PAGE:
Taking innovation forward can be a complex process, and university commercialisation offices help academics with specialist support to bring their research to market.

UCL Business (UCLB) is a leading commercialisation office and a part of University College London’s department of Innovation & Enterprise. UCLB has several unique funding models designed to help world-class researchers to successfully commercialise more research.

Every breakthrough is different and requires the right support to progress from lab all the way to market. By operating several tailored funding models, UCLB can maximise the chances of generating commercial breakthroughs from leading research, with the greatest potential for economic and societal impact.

Its different models include the UCL Technology Fund, Apollo Therapeutics, and a fund for social ventures. UCLB also has the Portico Ventures commercialisation model.

Chief executive Dr Anne Lane said: “UCL is home to world-class researchers working on a diverse range of exciting projects with the potential to make a major impact, both in terms of their commercial success and societal transformation.

“Having different funds and funding models means that UCLB has the tools required to support each opportunity in the right way, whether it’s funding to develop a proof-of-concept, licensing technologies and IP to established businesses, or establishing an entirely new spinout company to take it forward.

“UCLB’s business managers maintain close and trusted relationships with departments, institutes and researchers. It’s vital to our managers that they can identify the best possible way to help them.”

The UCL Technology Fund (UCLTF) is an example of how academics have successfully partnered with businesses and venture capitalists to commercialise research from universities.

UCLTF is managed by AlbionVC in collaboration with UCLB. Its focus is on physical and life sciences and they are actively investing in IP that can provide societal and market impact.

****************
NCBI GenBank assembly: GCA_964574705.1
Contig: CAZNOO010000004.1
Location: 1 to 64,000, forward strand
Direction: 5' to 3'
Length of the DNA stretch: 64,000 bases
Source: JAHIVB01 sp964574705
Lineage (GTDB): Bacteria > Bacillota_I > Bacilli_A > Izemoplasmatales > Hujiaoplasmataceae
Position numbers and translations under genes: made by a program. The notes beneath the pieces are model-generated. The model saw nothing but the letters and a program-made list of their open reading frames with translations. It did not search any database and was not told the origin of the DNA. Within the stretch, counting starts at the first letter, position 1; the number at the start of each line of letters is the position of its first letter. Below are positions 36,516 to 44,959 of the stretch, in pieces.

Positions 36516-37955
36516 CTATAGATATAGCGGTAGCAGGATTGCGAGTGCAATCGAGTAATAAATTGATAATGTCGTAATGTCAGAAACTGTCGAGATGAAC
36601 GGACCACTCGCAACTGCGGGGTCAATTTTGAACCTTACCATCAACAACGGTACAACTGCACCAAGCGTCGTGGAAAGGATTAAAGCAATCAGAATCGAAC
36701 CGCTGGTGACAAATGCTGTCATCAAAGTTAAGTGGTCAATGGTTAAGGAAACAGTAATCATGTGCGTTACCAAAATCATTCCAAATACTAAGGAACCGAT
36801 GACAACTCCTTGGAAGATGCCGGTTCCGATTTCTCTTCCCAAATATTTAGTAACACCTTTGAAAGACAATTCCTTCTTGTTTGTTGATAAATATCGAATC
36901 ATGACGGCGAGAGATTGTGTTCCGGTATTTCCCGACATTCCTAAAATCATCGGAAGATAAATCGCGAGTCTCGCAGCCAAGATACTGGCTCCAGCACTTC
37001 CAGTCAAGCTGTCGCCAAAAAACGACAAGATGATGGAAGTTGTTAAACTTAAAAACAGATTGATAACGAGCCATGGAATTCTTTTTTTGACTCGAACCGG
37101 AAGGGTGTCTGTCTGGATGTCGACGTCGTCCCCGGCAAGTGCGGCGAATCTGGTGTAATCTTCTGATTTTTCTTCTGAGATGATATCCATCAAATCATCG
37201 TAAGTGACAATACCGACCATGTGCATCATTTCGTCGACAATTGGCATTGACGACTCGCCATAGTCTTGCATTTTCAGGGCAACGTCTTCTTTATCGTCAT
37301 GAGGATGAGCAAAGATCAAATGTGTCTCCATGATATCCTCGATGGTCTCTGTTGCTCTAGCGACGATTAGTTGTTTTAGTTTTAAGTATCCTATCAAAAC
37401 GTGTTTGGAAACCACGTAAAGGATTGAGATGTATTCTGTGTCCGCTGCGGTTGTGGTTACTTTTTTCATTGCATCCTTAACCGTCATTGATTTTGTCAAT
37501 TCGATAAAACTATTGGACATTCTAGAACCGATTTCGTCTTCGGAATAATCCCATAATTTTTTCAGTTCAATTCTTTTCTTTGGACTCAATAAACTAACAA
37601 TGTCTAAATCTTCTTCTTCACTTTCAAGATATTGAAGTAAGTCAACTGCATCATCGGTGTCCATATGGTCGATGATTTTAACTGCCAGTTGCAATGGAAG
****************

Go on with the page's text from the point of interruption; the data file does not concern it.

The fund works with the relevant academics to support their application for investment, whether that’s proof-of-concept, development or funding for spinouts to take their innovations to market.

It has proven highly successful, with the £50m first fund resulting in NASDAQ public listings for gene therapy spinouts Freeline Therapeutics, Orchard Therapeutics and MeiraGTx, tackling lifelong chronic conditions.

However, it’s not just early stage investment that UCTLF looks at. With its roots in venture capital, the Funds can support later funding rounds, supporting spinouts right throughout the commercialisation process.

“By partnering with AlbionVC, we’re able to provide more than just funding. It means that researchers benefit from the experience, market knowledge and networks that a successful and established VC like AlbionVC can provide.” said Dr Lane.

Apollo Therapeutics is a drug development vehicle that is funded to develop assets to pharma standards from world-leading academic research.

An advantage Apollo has over other translational funding resources is the projects are managed by its drug discovery team in collaboration with the lead researcher. Apollo supports this with the aim of having a successful, approved asset ready for licensing.

It recently secured its first out-licensing deal with Deerfield, a leading US healthcare investment firm, to take forward a novel gene therapy programme developed at UCL.

Portico Ventures is a new model of commercialisation for UCLB that helps researchers to become academic entrepreneurs and commercialise ideas where there isn’t patentable intellectual property. This includes areas such as algorithmic methods, know-how and software.

It gives academics the opportunity to access UCLB’s more than 25 years of commercialisation expertise, while offering greater independence and a greater share of the reward.

In 2019, Odin Vision – a spinout that takes AI technologies originally developed for space applications to detect bowel cancer – became the first Portico Ventures spinout to receive external investment.

“In addition to the success of UCLTF, our work with Apollo Therapeutics and our Portico Ventures model show how important it is to give researchers the tailored support they need at every step along the way.” said Dr Lane.

In November 2019, UCLB launched another significant fund designed to support new social ventures emerging from UCL’s research community. By providing proof-of-concept funding, researchers can explore how a new commercial enterprise can generate the maximum possible benefit for society at large.

UCLB worked with HeLP Digital, a social venture spinout emerging from research and clinical practice led by Professor Elizabeth Murray, to create a new digital platform for helping type 2 diabetes patients to self-manage their condition through education and advice.

“We know that many academics want to explore the wider potential of their research to bring benefit to society, and that is an important part of UCLB’s mission too. The introduction of this early-stage fund allows us to support even more social venture projects in their journey.” said Dr Lane.

Each of the different models that UCLB operates demonstrates the importance of providing trusted, tailored support to researchers with promising opportunities